“Generally, new equipment is easier to move because it is already packaged. A dismantled plant or warehouse is different,” Chen said. “Some of the more sensitive pieces had to be packed a certain way. The used equipment was not put in crates—the customer did not require us to do so because they were going to be refurbished in Indonesia.”

The country has been recycling for many years and is very good at refurbishing and recycling material that other countries discard. In Indonesia, skilled labor is plentiful and costs are low, Chen added.

Eliminating problems
Some of the pieces were large refining equipment, such as centrifugals, sugar dryers and vacuum pans, tubulars, structural steel, conveyors and other machinery. Many of these presented transportation challenges and required special handling, due to constraints of the Cigading Port. Because Cigading caters to the steel industry, there are conveyors all over the area, which posed height obstacles.

One of the larger pieces of equipment could not be moved under the conveyor, due to insufficient clearance.

“BDP Project Logistics had to be very inventive in order to get the particularly large piece under the conveyor. They brought in a crane so we could finally get the equipment over the conveyor and back on the flatbed truck,” Mr. Wong said. “BDP Project Logistics was onsite during all discharging operations, working with the local authorities, which was a valuable service we really appreciated.”

BDP Project Logistics’ experience in Indonesia helped Customs clearance, too. Project cargo in some countries is looked on as new investment and the government allows reduced or zero tax and duty for various items. A master list, similar to a packing list, is developed for the entire project, as it was for the PDSU cargo. Importing under a master list means the importer receives preferential rates on certain import taxes and duties, depending on the item being imported. “Every item must match the list in order to qualify for the tax or duty break,” Chen emphasized, “down to quantity, capacity or power rating in order to achieve this.  If there are match problems, the import process is delayed.”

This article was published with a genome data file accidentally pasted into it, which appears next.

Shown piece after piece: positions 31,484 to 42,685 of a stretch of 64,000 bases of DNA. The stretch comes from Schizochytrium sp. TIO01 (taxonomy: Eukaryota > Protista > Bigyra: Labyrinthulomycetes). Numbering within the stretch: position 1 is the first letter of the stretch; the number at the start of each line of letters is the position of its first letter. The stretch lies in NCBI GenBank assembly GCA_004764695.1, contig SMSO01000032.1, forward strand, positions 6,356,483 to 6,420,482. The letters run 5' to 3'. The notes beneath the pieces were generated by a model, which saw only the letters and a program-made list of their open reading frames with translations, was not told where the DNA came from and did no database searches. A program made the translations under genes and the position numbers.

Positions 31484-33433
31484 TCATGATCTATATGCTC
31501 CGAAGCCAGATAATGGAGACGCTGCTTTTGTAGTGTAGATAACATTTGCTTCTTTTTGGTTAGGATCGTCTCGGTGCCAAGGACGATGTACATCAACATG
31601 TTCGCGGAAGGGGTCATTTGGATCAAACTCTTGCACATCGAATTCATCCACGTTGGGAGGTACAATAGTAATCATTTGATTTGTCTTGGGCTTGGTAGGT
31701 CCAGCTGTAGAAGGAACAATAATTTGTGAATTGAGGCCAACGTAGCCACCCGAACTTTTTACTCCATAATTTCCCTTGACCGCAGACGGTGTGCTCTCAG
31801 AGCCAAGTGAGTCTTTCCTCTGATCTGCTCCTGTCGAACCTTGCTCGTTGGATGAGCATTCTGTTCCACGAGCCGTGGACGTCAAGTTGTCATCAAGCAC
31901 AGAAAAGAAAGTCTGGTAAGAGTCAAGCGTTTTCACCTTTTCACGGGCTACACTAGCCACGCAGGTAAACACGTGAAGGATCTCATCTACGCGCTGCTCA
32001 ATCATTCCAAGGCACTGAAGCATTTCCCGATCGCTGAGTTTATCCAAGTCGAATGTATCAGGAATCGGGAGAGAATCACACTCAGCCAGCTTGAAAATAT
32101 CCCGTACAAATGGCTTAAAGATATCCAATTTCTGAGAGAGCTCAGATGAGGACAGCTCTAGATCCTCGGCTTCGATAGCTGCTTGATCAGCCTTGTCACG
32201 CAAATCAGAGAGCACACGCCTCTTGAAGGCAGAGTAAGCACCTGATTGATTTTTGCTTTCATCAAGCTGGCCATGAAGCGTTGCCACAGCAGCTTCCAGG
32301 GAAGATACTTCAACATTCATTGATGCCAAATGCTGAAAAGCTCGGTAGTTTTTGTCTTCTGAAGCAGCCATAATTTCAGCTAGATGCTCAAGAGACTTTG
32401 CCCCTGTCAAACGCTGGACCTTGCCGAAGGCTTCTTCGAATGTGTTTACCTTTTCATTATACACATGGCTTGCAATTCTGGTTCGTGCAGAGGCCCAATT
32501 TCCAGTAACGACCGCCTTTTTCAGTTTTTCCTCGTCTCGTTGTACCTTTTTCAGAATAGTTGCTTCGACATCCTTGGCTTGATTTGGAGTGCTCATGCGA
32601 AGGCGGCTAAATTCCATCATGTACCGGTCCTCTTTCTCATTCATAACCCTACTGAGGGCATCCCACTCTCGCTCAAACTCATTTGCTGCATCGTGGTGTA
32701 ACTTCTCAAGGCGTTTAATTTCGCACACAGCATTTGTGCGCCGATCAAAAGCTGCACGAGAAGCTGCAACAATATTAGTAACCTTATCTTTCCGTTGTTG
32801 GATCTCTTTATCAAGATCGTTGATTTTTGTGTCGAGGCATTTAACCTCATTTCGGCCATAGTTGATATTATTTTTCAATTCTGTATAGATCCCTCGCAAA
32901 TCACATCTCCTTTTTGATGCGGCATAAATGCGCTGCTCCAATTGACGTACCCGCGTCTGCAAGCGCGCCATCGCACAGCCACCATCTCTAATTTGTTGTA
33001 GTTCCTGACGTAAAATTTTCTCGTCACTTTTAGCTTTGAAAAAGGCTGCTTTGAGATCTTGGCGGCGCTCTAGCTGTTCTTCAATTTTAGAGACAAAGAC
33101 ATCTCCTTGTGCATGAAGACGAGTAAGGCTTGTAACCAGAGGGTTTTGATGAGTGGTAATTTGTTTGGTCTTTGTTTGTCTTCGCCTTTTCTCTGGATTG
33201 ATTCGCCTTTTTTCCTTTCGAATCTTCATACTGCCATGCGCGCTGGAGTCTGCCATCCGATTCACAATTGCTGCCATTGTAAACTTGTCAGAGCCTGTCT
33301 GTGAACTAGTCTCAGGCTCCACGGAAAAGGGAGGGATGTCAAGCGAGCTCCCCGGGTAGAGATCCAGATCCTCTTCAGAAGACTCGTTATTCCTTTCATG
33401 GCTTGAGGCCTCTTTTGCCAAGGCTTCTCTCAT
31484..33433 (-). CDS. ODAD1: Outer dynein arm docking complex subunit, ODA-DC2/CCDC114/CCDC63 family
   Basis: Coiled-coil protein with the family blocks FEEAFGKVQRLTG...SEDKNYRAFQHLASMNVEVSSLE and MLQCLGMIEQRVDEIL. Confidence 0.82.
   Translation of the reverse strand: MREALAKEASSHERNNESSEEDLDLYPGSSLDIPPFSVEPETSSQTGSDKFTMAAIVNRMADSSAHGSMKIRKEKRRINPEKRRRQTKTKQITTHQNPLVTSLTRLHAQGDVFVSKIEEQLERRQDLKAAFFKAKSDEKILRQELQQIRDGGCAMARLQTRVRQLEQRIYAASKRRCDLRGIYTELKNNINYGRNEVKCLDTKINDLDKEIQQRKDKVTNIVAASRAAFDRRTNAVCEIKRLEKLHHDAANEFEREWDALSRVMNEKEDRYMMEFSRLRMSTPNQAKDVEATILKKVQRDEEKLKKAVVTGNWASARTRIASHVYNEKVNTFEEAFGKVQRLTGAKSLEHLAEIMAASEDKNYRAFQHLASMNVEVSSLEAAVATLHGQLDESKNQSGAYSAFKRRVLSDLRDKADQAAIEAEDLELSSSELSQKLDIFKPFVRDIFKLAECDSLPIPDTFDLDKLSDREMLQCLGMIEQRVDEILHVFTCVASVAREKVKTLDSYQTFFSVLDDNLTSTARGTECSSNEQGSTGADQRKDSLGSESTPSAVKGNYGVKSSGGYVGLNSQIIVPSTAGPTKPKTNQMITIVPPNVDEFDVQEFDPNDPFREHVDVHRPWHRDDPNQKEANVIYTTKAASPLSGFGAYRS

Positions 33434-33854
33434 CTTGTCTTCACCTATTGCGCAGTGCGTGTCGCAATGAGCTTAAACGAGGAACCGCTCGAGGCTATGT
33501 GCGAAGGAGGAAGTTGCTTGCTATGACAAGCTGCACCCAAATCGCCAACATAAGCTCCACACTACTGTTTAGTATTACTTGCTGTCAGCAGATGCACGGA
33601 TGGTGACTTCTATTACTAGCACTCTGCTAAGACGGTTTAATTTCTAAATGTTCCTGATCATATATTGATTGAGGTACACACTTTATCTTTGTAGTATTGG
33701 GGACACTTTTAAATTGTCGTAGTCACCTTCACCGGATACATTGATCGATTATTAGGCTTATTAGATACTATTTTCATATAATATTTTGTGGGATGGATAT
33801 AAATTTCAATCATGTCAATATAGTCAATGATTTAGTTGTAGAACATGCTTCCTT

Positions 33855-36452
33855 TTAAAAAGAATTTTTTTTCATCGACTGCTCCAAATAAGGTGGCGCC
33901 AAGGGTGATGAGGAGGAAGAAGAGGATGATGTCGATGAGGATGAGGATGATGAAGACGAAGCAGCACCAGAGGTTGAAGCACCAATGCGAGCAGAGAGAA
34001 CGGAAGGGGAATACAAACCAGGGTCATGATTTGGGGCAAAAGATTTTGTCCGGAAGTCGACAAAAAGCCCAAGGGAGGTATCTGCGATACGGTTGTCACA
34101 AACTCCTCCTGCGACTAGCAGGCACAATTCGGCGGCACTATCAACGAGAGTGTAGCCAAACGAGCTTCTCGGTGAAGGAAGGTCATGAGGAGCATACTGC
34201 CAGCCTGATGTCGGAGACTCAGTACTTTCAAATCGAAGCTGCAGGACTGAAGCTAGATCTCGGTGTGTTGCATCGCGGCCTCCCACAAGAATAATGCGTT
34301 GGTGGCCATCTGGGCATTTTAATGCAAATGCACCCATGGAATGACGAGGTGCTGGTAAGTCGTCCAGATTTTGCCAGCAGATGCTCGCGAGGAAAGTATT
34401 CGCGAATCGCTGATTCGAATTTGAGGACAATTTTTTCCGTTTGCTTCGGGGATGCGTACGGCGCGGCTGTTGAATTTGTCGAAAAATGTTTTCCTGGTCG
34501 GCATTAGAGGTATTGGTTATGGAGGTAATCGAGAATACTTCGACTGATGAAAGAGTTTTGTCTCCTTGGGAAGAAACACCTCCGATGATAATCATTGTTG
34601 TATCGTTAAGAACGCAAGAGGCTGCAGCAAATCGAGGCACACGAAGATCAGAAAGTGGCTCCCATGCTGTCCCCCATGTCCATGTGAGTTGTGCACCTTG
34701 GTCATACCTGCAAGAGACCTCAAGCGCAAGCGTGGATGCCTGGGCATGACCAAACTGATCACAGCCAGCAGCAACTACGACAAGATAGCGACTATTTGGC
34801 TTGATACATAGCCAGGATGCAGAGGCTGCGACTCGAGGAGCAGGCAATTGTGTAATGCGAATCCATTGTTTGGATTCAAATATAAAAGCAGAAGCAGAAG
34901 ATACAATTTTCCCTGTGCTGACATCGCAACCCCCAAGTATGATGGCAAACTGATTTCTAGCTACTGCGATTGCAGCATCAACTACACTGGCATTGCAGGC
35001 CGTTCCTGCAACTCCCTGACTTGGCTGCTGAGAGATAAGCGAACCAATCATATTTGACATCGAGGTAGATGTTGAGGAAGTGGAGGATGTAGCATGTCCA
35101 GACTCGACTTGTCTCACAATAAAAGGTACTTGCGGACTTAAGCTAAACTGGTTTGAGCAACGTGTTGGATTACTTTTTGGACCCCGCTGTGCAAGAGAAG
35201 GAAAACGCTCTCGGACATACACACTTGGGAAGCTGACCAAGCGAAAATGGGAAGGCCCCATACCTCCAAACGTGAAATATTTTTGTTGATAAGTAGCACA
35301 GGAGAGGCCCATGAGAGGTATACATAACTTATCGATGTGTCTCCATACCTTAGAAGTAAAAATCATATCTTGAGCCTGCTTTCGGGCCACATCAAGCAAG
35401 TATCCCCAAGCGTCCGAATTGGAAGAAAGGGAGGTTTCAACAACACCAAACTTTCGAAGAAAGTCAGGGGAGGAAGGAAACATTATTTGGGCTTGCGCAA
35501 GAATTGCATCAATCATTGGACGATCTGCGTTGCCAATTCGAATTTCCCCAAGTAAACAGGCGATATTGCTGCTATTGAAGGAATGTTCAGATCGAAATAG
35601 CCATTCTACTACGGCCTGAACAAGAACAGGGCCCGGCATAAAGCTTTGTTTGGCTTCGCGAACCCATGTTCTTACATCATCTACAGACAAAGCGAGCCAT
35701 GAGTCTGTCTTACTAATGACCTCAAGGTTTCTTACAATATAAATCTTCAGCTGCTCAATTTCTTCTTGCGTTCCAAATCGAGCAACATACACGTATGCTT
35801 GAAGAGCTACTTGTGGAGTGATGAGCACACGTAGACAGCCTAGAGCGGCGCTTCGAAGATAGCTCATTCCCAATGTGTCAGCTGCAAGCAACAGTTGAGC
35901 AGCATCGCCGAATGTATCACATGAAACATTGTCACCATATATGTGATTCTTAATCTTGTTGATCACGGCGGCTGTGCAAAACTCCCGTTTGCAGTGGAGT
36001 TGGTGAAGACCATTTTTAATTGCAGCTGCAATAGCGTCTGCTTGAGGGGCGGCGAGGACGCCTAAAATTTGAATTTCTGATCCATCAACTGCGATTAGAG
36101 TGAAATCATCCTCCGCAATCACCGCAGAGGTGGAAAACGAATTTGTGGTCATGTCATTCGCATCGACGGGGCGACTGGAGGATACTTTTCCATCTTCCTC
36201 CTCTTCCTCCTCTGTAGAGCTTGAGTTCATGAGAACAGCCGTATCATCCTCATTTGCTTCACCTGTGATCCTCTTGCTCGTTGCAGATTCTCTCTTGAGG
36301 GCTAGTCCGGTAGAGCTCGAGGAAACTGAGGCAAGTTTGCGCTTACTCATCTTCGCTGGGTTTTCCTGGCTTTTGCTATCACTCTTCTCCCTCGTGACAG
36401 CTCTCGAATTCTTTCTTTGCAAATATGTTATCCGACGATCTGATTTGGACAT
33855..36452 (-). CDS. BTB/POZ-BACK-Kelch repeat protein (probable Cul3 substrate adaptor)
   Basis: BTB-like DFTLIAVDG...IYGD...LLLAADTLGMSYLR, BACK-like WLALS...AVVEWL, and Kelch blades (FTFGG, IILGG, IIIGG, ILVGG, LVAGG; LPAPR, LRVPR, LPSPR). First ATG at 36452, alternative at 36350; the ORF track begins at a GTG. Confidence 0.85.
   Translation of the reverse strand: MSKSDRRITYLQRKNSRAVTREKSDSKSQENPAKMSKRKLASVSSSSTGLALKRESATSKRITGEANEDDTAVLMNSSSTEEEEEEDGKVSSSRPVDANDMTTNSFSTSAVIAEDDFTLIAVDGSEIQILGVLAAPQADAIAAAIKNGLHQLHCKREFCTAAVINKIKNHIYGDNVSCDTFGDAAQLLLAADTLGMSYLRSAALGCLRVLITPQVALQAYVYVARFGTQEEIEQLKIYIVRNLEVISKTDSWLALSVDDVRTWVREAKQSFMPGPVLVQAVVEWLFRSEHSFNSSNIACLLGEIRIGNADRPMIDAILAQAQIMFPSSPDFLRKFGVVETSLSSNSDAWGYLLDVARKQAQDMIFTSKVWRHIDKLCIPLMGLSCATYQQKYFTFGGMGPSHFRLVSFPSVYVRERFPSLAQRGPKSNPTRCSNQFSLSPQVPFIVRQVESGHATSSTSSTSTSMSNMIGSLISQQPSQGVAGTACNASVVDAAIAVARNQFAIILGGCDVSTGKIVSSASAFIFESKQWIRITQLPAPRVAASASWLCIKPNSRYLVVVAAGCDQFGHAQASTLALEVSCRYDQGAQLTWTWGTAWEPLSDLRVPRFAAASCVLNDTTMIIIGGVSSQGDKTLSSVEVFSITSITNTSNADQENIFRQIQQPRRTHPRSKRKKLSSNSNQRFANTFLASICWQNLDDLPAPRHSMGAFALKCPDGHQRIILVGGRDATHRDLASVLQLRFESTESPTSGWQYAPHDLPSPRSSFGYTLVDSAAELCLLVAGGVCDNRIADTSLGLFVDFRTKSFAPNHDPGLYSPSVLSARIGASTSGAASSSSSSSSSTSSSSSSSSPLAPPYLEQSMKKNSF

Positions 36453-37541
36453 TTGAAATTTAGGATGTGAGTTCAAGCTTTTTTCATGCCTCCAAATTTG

New equipment was purchased from Malaysia, Thailand, Japan and China in order to complete the refinery.

BDP Project Logistics guided PDSU in terms of documentation provided by the customer’s vendors and suppliers, to ensure the equipment matched the master list to avoid unnecessary delays in Jakarta. “Even for the new equipment, we handled all the CHB and local services on the Indonesian side,” Chen said. “Additionally, on emergency airfreight spares from China, PDSU asked their supplier to use BDP Project Logistics at origin. Our experience with Customs regulations around the world is a plus and helped us here.”

“BDP Project Logistics was very ‘hands on and was there to provide advice and alternatives for any problems that we faced. I prefer to work with a provider that eliminates or reduces problems,” Mr. Wong said. “BDP Project Logistics was efficient and cooperative throughout the process.

“BDP Project Logistics personnel were on the ground and if there was a problem, they would look at alternatives and it would be resolved immediately,” he said.

The completion of the sugar refinery area in Cilegon, of which PDSU was an important part, was such a high-profile project that the president of Indonesia and other dignitaries attended the grand opening of the refinery. It was particularly significant because of all the refineries in that area, PDSU was selected as the location for the special recognition of the refinery industry’s contribution to the country’s economy.

Once PDSU was up and running, there were still many shipments of spare parts, replacement components coming in by ocean and airfreight which BDP Project Logistics handled and continues to handle.

“Although PDSU is one of four refineries in the Cilegon area, it was the fastest to start production from ground-breaking date,” Wong proudly said. “Overall, we were very pleased with BDP Project Logistics’ services.”